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The 2020 Insider 100: Policymakers
When someone says “I’m going to go Jersey” on someone, you don’t think of policy. In fact, you usually don’t think of New Jersey and policy in the same sentence. Or the same state.
Maybe that’s why the state’s a wreck.
But each year we like to recognize those (mostly) lonely souls actually trying to do something for the state, and so here, humbly, is our 2020 Policymakers List.
If you’re looking for a narrative in these pages (and won’t the world be a better place when we dispense with narratives and actually reacquaint ourselves with reality?), obviously COVID-19 stands in stark relief, and we’d imagine at least one of those key people on that battlefront doesn’t need an introduction. But we considered other areas as well, paying particular heed in these times to legislative reforms targeting law enforcement, the Garden State economy, and marijuana.
In the words of one source:
“Where have you gone, Fred Caraballo? West State Street turns its lonely eyes to you. Gone are the days of Lance, Watson Coleman, MacInnes, Bagger, Bob Gordon, Roberts and Doria. That said, I’ll nominate the entire Black Caucus for seizing the moment and making sure NJ’s all Irish white male power structure is advancing racial justice issues. Credit IMO mostly to Singleton, Timberlake, & McKnight.”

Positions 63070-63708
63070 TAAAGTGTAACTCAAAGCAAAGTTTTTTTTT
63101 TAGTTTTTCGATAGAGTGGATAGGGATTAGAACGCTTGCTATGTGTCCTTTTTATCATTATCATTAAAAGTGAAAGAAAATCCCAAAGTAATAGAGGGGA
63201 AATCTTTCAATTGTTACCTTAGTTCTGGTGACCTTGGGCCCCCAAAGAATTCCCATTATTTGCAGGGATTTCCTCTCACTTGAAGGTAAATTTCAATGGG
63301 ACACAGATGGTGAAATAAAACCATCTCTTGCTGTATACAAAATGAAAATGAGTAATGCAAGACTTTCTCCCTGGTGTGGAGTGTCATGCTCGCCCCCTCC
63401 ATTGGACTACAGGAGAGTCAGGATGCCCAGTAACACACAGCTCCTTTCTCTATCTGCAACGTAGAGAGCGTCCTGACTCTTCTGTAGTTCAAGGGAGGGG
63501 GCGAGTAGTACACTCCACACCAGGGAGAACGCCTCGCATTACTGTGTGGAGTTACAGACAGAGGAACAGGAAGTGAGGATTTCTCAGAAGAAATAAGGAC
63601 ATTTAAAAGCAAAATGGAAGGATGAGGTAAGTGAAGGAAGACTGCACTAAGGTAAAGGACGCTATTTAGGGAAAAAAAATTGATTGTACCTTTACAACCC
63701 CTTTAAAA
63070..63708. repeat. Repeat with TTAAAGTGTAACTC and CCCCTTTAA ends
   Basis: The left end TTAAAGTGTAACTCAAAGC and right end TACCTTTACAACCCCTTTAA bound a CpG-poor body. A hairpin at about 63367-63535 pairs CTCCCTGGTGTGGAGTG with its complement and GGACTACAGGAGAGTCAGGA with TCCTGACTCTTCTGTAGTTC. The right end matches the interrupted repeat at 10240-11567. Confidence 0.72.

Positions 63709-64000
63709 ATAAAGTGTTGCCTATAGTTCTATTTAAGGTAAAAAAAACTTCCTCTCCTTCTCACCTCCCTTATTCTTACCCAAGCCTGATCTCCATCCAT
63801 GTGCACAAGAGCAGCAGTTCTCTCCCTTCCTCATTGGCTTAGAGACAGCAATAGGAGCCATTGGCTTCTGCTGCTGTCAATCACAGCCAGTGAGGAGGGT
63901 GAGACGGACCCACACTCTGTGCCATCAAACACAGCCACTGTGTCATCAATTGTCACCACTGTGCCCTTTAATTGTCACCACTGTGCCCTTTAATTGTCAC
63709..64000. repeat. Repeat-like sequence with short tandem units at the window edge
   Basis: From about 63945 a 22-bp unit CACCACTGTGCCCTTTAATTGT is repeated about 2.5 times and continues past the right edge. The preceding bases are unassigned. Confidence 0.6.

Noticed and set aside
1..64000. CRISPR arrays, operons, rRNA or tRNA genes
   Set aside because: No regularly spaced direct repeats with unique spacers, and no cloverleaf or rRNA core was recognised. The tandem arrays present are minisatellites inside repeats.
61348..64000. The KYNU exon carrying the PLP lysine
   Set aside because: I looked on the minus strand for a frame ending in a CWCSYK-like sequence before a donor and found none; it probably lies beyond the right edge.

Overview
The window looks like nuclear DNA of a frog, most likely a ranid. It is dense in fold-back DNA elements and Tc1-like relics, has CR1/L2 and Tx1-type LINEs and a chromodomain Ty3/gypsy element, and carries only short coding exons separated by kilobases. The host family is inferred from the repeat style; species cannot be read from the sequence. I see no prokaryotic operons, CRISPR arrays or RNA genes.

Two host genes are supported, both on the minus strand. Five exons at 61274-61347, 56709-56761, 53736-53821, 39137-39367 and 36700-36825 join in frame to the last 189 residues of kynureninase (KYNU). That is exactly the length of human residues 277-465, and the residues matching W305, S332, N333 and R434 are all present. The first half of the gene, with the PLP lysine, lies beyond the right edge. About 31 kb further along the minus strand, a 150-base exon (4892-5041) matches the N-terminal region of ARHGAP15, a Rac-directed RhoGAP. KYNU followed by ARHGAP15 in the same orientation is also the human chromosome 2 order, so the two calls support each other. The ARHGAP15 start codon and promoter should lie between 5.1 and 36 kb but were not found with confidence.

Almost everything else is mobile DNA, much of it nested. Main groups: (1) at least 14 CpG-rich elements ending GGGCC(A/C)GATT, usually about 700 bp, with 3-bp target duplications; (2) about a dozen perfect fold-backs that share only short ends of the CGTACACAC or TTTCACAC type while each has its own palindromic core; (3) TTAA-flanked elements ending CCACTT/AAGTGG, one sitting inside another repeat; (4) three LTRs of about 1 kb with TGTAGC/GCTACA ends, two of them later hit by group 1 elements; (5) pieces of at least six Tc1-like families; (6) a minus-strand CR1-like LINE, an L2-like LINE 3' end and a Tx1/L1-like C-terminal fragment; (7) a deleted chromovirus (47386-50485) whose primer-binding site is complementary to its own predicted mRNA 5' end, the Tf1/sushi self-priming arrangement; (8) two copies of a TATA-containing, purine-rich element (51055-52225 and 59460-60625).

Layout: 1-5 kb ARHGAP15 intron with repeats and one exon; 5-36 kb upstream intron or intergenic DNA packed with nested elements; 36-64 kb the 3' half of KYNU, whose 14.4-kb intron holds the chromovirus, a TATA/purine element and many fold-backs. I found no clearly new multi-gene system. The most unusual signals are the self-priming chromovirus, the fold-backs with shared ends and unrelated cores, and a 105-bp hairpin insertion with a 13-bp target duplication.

We agree with that assessment, and credit state Senator Ronald L. Rice (D-28) – chairman of the caucus – as a key policy driver. Rice’s work touches nearly every key area of concern, as he leads New Jersey as the state’s prime advocate for marijuana decriminalization and police reforms to minimize or eliminate instances of police brutality.
There are others out there diligently doing substantive work, and if their names don’t appear here, hopefully we can double back and identify them next year. God willing, too, we’ll be in a better position than we are now, no doubt defined by crisis, because nothing ever changes that in New Jersey, but not additionally beset by a pandemic.
If this list gets you, even for just one day, to reassess the meaning of “going Jersey” and perhaps prompts a consideration of those residents among us who actually resist the easy, thoughtless tweet of anger or the emotional explosion and instead prioritize policy, then it will have served some useful purpose.
Herein find some of those fine New Jerseyans who have distinguished themselves in the midst of this dreadful scourge, reflect on the purpose of their work, mask up, dammit, wash your hands, and we’ll see you on the other side of no man’s land!